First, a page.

How to Install Deck Railing Posts that Meet Code Requirements
As we discussed in our previous blog, “Do I Need Railing on My Deck?”, deck railing not only enhances the appearance of your deck, but also helps to keep children and pets safe. Whether you’re building a new deck or upgrading an existing one, installing your own deck railing can save you a bit of money if you have the right materials and skillset.
The first step to building a deck rail system is fastening the new deck posts. The posts keep the railing from wobbling or sagging, so it’s important that they’re installed according to modern building codes.
In this guide, you’ll learn two methods for installing wooden deck posts, what tools you’ll need, and what deck post accessories you can add to enhance their appearance.
Deck Railing Code Requirements
Before you begin, check your local building codes so that your new railing meets the necessary requirements. Your local codes will tell you:
- How high the railing should be
- How far apart the balusters should be
- How to attach your deck posts to the framing
Even if you’ve installed deck railing before, you may find that the rules have changed in your state. For example, many states now require specialized connectors to attach deck rail posts to the floor frame.
Planning Post Placement
You’ll want one deck railing post in each corner if you’re attaching the posts to the inside of the frame, or two on each corner if you’re installing them on the outside. The rest should be spaced as evenly as possible, but don’t space them any further than 6 feet apart. This may cause the railing between the posts to sag.
Use a pencil and a tape measure to mark where each post will go, drawing lines to indicate the sides of each post as well as the center (marked with a line and a “C” to avoid confusion). This is not the time to “wing it” – the more accurately you mark where each post will go, the easier it will be to place them, and the sturdier your railing will be.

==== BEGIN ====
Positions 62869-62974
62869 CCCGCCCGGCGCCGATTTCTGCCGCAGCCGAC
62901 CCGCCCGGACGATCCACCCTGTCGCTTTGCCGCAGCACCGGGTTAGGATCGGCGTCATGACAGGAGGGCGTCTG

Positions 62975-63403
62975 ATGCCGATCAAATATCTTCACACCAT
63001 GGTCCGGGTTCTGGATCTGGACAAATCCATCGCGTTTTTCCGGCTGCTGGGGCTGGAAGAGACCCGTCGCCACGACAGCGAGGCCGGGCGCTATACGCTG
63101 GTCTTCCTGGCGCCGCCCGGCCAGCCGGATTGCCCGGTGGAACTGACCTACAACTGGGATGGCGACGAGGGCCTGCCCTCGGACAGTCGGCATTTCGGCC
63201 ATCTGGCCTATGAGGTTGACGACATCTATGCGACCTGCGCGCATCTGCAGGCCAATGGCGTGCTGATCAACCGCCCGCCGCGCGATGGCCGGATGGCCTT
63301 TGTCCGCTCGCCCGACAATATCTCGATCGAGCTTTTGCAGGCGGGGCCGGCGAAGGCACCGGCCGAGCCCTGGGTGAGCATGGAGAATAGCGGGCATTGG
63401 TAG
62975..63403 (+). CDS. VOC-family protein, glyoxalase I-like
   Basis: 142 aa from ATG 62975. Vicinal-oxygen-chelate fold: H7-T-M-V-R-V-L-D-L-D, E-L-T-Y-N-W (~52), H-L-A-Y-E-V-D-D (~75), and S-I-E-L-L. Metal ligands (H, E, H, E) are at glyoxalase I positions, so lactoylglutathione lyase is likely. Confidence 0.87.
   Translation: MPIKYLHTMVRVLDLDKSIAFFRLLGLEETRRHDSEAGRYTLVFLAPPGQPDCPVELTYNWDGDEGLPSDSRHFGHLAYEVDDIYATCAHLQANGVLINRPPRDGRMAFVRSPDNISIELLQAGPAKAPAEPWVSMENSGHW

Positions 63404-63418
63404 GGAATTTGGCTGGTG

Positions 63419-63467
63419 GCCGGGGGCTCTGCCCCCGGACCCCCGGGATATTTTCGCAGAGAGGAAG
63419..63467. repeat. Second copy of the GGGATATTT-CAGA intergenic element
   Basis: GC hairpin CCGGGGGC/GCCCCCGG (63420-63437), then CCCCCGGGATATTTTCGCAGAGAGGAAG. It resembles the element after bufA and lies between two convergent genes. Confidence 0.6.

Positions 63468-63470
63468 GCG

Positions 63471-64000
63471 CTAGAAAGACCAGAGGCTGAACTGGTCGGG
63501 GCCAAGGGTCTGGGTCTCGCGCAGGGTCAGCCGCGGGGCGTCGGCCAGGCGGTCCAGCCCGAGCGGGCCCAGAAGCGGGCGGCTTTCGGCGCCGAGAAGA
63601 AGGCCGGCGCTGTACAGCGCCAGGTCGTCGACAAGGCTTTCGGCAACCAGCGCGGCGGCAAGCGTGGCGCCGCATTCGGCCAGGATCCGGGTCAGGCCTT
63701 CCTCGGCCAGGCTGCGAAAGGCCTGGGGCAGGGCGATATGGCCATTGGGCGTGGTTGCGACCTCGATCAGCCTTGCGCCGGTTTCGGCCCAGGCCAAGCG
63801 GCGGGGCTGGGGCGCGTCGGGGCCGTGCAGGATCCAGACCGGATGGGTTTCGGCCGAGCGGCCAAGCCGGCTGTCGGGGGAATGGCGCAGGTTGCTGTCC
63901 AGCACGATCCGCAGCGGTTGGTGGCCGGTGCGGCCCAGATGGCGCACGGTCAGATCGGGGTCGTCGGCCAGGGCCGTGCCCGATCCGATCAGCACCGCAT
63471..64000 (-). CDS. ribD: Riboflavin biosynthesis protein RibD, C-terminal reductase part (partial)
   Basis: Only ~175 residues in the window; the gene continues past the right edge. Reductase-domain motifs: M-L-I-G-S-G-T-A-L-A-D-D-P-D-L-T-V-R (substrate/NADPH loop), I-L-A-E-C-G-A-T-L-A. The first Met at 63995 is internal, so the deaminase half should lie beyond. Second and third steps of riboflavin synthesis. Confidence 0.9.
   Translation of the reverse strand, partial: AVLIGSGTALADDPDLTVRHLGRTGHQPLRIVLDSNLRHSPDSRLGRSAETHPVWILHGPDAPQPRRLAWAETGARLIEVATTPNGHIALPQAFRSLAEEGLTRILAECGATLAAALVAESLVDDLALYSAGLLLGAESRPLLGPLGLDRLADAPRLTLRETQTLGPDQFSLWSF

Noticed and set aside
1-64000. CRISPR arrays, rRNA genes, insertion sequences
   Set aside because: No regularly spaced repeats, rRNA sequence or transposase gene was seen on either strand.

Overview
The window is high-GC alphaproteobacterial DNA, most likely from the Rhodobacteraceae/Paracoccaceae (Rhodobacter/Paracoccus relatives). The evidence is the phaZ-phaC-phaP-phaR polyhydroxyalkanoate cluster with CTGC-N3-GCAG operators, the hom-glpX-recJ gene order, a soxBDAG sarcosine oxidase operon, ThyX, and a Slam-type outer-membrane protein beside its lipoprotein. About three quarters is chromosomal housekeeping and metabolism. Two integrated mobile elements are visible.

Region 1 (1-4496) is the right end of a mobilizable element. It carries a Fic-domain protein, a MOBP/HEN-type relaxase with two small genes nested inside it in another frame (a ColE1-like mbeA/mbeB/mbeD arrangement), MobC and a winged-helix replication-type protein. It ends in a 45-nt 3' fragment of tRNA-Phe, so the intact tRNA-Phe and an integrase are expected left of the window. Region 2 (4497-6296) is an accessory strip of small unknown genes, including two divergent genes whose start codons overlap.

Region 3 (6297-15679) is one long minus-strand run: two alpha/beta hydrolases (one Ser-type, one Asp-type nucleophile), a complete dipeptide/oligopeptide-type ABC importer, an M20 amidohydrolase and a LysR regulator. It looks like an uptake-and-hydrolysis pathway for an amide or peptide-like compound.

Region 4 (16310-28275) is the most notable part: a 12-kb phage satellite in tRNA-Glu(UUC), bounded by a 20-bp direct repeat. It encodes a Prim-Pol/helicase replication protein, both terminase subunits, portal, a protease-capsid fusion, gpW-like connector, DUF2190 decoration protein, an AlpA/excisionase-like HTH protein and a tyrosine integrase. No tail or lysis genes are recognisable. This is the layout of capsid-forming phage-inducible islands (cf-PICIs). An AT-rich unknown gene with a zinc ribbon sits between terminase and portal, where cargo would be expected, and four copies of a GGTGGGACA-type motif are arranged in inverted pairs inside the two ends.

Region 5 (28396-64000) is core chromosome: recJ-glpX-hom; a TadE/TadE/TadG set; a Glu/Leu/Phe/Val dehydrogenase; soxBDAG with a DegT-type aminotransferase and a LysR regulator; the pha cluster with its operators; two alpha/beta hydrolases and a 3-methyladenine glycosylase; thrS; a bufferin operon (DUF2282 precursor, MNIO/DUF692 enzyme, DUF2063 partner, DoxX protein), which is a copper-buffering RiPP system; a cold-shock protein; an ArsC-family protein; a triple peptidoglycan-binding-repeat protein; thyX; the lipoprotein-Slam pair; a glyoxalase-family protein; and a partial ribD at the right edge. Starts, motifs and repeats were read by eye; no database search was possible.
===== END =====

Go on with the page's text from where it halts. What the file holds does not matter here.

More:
Once you’ve finished planning, cut your 4×4 posts to the permitted and preferred height so that you can begin the installation process.
How to Attach Deck Railing Posts to the Inside of the Framing
Using bolts to attach your deck railing posts to the inside of the frame creates a strong attachment. However, depending on your state’s building requirements, you may have to reinforce inside posts by installing blocking between the joists as well. This 10-minute video explains blocking along each side of the rim.
- 4×4 deck posts
- Measuring tape
- Bolts (at least 5 in. long for 4×4 deck posts, 2 bolts per post)
- Power drill
- Long drill bit (same length as the bolts)
- Clamp the post to the inside of the frame so that it stays in place.
- Drill two holes into the outside framing where the bolts will go. For maximum stability, make sure the bolt holes are in the center of the post, 1.5 to 2 inches from the top and bottom of the frame. Keep the drill as level as possible, stopping to release the wood chips when drilling becomes difficult or if the bit begins to smoke.